What the heck in an Oura ring? It’s a titanium ring with a whole bunch of technology crammed into it that monitors your heart rate and body temperature to give you insights about various aspects of your health - specifically sleep and activity levels (Oura: Sleep | Activity).
As shown above, my sleep graph wasn’t looking too great. Here’s where my graph was after the night before I wrote this post.
In essence, when you sleep you want there to be more of the dark green on your graph and as little white as possible. As you can see, I’m heading in the right direction. There is a fairly decent change from Tuesday to Saturday night.
Easy Ways To Get Better Sleep
What is mentioned above is just the tip of the iceberg in terms of the reading that I did to try and get myself back into dreamland. Here are the recommendations from around the internet that I used to get me there.
Less Caffeine & Alcohol
I am no junkie by any means when it comes to caffeine. Two to three cups of coffee per week is my usual (yes, I’m a blasphemer). Even though I didn’t think this was what was throwing me off, I did change my habits a tad. While I still had about 3 cups of coffee this week, I made sure to drink it during late morning (around 10:00am or so) when I did indulge. This way I was very confident that the caffeine wasn’t going to affect my sleep by still being in my system at bedtime. I did the same for the 2-3 alcoholic drinks that I had during the week, except that was more like mid-afternoon instead of in the evening. (NOTE: I work early hours and usually am off work around 3:00pm)
As mentioned above I used my Ferriss/Jocko nap technique to catch up a bit on my Zzz’s in the middle of the day for about 15 minutes. This helped offset my desire for caffeine and keep me sharper as the day wore on.
I am a creature of habits, but when it comes to eating my schedule can vary depending on what’s happening (raise your hand if you’re also a victim of this). I am continuing to be conscious of when I eat so that my body knows when it will get energy. Routine is something that is cited over and over again when it comes to mental and physical health and for many of us routine is hard. It takes effort and planning to be able to pull off. We have tools from Best Self Co. that we recommend for this on our Recommendations page that I continue to leverage.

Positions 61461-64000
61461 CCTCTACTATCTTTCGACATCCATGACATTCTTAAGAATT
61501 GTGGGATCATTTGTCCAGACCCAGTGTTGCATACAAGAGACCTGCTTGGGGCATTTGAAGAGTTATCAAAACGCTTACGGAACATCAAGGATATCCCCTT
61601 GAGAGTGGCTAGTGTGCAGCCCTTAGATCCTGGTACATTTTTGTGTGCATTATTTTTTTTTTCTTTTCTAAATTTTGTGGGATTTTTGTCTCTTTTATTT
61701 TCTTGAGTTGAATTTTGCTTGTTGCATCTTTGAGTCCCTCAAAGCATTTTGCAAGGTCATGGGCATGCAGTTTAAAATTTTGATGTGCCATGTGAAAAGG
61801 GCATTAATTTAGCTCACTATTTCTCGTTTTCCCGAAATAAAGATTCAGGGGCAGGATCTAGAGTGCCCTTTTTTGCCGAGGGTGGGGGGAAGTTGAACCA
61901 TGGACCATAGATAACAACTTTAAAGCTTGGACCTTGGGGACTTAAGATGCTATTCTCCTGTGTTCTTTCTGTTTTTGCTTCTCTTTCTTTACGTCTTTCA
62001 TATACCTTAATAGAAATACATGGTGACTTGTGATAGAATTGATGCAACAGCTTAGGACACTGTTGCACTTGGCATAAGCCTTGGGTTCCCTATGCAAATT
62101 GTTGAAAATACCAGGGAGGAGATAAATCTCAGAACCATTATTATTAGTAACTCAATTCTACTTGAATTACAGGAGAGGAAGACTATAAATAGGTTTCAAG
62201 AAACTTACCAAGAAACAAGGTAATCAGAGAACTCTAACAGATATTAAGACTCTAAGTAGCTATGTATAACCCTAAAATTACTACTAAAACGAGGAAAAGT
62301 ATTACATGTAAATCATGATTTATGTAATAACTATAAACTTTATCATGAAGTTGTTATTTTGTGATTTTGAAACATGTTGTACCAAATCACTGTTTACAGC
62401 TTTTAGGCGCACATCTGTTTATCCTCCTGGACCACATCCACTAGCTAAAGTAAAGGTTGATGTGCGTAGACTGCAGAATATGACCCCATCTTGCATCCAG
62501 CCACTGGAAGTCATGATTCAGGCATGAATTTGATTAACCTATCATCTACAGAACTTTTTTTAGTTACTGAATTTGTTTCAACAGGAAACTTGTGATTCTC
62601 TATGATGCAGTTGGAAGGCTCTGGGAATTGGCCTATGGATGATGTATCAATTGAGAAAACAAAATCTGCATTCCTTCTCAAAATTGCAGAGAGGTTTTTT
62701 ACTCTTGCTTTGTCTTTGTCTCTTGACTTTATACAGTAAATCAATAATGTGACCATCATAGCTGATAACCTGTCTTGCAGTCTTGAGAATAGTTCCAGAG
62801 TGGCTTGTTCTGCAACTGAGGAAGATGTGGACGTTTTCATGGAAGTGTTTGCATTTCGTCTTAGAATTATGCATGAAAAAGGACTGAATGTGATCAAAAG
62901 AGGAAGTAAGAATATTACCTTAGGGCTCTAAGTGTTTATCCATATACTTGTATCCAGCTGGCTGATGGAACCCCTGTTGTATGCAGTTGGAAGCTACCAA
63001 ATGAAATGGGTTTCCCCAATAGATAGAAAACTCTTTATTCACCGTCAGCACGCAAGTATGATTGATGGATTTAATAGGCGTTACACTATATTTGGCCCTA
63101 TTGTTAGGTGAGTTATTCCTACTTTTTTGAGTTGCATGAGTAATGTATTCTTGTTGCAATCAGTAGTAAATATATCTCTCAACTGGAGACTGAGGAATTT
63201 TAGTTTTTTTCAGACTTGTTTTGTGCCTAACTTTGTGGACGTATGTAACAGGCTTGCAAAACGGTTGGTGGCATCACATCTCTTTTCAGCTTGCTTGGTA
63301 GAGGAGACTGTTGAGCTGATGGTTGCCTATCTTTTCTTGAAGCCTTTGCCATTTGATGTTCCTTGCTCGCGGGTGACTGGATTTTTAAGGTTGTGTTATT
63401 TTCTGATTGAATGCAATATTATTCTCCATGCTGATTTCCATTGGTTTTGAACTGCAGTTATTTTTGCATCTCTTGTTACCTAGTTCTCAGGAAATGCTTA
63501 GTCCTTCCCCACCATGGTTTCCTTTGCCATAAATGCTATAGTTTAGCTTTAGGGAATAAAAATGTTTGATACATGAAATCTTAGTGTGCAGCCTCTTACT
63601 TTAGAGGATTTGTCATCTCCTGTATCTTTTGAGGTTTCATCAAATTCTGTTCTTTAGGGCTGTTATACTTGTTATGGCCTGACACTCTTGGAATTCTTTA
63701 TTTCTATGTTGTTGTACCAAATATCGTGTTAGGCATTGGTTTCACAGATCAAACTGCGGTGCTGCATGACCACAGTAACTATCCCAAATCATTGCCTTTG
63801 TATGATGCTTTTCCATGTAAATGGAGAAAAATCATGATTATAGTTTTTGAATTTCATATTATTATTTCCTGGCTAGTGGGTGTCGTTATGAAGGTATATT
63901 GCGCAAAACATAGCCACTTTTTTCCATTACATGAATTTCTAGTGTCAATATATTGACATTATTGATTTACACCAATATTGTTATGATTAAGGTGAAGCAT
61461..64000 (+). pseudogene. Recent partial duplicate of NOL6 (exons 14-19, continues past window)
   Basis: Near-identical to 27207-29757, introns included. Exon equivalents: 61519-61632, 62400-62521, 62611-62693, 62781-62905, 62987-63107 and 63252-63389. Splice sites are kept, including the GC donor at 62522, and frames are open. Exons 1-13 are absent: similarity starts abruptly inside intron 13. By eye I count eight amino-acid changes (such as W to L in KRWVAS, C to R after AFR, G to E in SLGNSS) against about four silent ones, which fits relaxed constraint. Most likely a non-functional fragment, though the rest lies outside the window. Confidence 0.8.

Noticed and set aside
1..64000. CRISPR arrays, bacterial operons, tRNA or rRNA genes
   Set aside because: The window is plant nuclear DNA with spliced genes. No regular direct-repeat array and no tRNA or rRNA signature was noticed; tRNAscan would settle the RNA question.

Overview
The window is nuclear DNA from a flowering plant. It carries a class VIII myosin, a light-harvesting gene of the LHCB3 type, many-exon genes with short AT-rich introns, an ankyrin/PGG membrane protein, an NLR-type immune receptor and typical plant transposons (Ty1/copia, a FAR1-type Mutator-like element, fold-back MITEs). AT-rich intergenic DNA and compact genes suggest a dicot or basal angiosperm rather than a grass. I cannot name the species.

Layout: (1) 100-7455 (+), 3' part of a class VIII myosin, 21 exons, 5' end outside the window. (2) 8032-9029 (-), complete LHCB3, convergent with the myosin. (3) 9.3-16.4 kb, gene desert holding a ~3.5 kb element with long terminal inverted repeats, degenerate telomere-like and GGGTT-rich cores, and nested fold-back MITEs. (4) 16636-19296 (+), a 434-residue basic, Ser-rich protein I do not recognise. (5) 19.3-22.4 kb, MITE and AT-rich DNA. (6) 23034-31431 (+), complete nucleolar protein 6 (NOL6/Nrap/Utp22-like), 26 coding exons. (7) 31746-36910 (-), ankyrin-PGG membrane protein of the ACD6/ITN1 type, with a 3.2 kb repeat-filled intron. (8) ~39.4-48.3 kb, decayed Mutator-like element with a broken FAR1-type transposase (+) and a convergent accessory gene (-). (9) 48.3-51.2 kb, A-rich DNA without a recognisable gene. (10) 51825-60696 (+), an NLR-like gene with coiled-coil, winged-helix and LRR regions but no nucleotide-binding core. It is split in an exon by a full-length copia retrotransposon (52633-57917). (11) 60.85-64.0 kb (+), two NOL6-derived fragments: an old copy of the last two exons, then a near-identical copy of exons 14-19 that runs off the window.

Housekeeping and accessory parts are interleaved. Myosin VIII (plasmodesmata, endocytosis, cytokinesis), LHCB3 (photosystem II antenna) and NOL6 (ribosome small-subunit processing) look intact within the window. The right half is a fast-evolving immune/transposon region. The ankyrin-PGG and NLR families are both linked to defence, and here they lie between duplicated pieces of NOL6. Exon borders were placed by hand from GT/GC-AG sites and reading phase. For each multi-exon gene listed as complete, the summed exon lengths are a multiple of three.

Running is something that I have enjoyed for years (having take some time to warm up to the idea of running being ‘fun’ before that). I still went for my regular three runs a week, but went at a slower pace and for less distance. Harvard stalks about some of the benefits of running regularly in this article. My competitive side showed a bit because I don’t want to break my streak, but I also wanted to reap those benefits of endorphins and increased blood flow.
Are we there yet?
After all this, have I found the mecca of sleep? Am I sleeping the best sleep that I could possibly sleep? No. Sleep, like everything, is a marathon not a sprint. It takes experimentation, patience, and consistency to maintain. As you can see from the two examples I provided of my sleep graphs, I’m making progress. I’m getting to a point where I can say I’ve had a decent night’s sleep again and that is making a world of difference in my waking life - for example the ability to think clearly enough to write this post! If you are dealing with sleep deprivation and are feeling your superpowers disappear, then give these steps a try and see how you fare. You may also want to see a medical professional since they can give you more targeted recommendations based on your specific situation.
Stay strong. Stay consistent. And sleep well, my friends!